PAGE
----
The Cost of Being Right
I’ve had a dangerous past of being right. Through high school, I was the kid who corrected the teachers, told her peers how they should conduct their business, and also the girl everyone wanted to copy answers from. These behaviors followed me into college where I obtained 2 degrees, with a 4.0 GPA.
I don’t take any pride in any of this, because even though there was some measurement that established my ability to be right, I’m not entirely sure it held any meaningful value. I certainly didn’t make friends, my teachers still remind me on facebook what a royal pain in their ass I was, and I hide my 4.0 GPA from everyone.
Recently, a friend who I’ve known to be this pillar of strength, was at the peak of their frustration when they said —
“I’m tired of being wrong. There really is no reason for me to continue to try my best when my best is rejected by those who are always more right.”
I began to wonder how often I violated the rule that being right isn’t always the right thing to be. I questioned, how many times have I said something that was right, but rather thoughtless in the value it delivered? Or worse yet, how many times did being right actually add value, but my delivery was inappropriate?
Examples that came to mind are:
- Criticizing a project in a condescending manner, such as, “It should have been done this way” or “X was a terrible decision” after the project is done, and even worse, while not being a contributor.
- Finding the one thing wrong in the sea of 100 things that were done right.
- Looking for something to be wrong, more often than right.
- Acting as a mentor vs a coach, meaning, giving advice on how to do something versus guiding and empowering a person to find the answer within themself.
- Language and grammar correcting.
- Asking someone to correct something when I’ve could have done it, and nobody would have been the wiser.
- Arguing a subjective topic to the death, using the most trivial points to add weight to a case.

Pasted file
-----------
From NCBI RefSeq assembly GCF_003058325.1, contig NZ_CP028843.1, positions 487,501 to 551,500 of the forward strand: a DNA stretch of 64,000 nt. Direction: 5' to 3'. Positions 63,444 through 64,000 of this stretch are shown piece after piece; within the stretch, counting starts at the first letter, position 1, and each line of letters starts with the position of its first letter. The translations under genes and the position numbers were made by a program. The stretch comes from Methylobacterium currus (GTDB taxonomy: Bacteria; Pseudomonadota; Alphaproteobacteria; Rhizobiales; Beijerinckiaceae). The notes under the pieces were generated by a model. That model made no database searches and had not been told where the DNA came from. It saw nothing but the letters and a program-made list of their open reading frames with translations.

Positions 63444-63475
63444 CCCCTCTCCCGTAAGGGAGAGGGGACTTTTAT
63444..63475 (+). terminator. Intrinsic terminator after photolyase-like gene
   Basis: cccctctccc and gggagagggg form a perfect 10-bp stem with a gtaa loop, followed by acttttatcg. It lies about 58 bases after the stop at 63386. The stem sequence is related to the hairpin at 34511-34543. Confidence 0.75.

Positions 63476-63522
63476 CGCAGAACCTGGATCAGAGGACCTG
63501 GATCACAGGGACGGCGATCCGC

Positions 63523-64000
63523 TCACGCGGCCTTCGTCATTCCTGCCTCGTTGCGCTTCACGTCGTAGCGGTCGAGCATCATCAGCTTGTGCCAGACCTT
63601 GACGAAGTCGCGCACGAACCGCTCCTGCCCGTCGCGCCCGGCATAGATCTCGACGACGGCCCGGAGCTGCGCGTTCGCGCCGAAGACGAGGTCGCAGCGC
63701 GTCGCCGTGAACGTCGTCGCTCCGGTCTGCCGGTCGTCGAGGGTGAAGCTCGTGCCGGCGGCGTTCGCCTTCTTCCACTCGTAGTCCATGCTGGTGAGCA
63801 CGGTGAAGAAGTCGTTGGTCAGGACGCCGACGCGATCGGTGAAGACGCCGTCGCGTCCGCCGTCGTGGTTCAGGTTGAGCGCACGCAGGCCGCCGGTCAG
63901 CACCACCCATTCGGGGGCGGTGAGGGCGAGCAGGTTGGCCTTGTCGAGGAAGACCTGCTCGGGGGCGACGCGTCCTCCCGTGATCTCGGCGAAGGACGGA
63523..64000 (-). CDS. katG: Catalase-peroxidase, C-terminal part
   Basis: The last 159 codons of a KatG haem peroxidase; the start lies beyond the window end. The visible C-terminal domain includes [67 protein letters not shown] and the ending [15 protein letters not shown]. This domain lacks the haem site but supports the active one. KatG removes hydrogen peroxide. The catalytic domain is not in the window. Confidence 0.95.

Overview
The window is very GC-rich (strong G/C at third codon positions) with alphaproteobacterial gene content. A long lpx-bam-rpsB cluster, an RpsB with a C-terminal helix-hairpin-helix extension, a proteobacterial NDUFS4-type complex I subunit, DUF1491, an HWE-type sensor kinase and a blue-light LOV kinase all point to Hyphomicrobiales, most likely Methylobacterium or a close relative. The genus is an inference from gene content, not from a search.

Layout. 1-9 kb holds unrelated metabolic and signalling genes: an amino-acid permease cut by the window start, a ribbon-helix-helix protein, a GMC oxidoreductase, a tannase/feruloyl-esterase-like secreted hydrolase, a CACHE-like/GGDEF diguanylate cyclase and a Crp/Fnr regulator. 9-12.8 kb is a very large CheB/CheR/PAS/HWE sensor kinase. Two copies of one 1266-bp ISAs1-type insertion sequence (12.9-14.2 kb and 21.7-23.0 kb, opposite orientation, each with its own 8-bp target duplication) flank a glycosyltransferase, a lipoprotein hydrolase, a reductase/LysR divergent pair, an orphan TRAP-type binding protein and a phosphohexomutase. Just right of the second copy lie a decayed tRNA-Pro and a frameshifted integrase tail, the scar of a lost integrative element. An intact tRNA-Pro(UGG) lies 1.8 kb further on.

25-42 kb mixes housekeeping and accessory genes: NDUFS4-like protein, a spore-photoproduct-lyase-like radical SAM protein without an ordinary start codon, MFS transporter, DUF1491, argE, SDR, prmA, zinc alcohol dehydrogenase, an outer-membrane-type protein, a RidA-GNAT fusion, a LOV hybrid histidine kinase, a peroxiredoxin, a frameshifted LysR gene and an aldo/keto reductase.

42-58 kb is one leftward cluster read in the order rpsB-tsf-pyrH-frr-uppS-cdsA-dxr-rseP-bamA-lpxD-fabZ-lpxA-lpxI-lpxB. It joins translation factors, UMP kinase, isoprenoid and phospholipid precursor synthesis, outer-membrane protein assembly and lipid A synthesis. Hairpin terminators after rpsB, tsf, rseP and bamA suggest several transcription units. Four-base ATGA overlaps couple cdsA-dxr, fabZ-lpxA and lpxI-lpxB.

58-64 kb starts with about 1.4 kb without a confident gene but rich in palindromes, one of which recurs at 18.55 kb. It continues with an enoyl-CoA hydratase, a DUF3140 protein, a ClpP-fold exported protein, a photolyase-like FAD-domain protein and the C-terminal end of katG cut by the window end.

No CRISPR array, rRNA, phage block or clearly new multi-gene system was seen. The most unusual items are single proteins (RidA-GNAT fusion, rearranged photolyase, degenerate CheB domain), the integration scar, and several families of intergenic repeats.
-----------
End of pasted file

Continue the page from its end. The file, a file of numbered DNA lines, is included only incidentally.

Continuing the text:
- Not letting someone potentially fail in order to let them learn things on their own.
You might read that list and acknowledge that you’ve done some of these things, and you may even believe most of it is harmless. Harmless is relative. It is extremely difficult to measure how these behaviors affect a team or individual, but in my experience, it can.
Here are some considerations —
- Openly stating how a project should have been built can throw shade at individuals who did the best they knew how to with the resourcing, requirements, and time budgets given to them at the time. Chances are that they know how they would have done it differently, and what they really need is help and not a band of angry villagers explaining how some tool choice has violated their great grandchild’s first born.
- Approaching everything with a goal, intentional or not, to find something wrong is mind numbing to contributors. What if the goal should be to find what is right? What if letting something be wrong is worth more than the eye roll or annoyed feeling you are creating? Is that accidental typo in a slack conversation really worth pinging the person about or just correcting in a public channel? I mean, maybe it is — if it changes the meaning of the sentence…sure.
- Arguing the level of rightness to the death regardless if there is also other acceptable answers is exhausting to those that would rather avoid conflict. It can lead to an issue were only one voice is dominating every decision, every meeting, while others sit silently knowing the consequence of speaking up.
- Knowing or thinking what the right answer is but letting others figure it out in their own way is a growth opportunity, provided that the cost/benefit ratio is in the right proportion should a plan fail. If we let people make mistakes, they often won’t repeat them, they will feel like they can make mistakes, which can drive innovation and creativity. In many cases, there isn’t a total failure versus a temporary diversion. Regardless, it is impossible to prevent failure, so it is more important to allow people to fail so they can learn how to recover from it and actually plan for it as a part of their critical thinking process.
The important thing to understand is that there is not a single hard rule. It becomes a paradox to say that we want the best outcome, but aren’t allowed to correct what is wrong; the key is understanding the value of being right in a particular context. My examples list is just as much wrong as it is right, because context changes everything.
Working with others is an art form where you have to critically think through your actions, and resist your impulses to indulge in your pride and intellectual prowess. If you don’t, you become a contributing factor to how my friend feels. That is the cost of being right — you risk making others never feel right.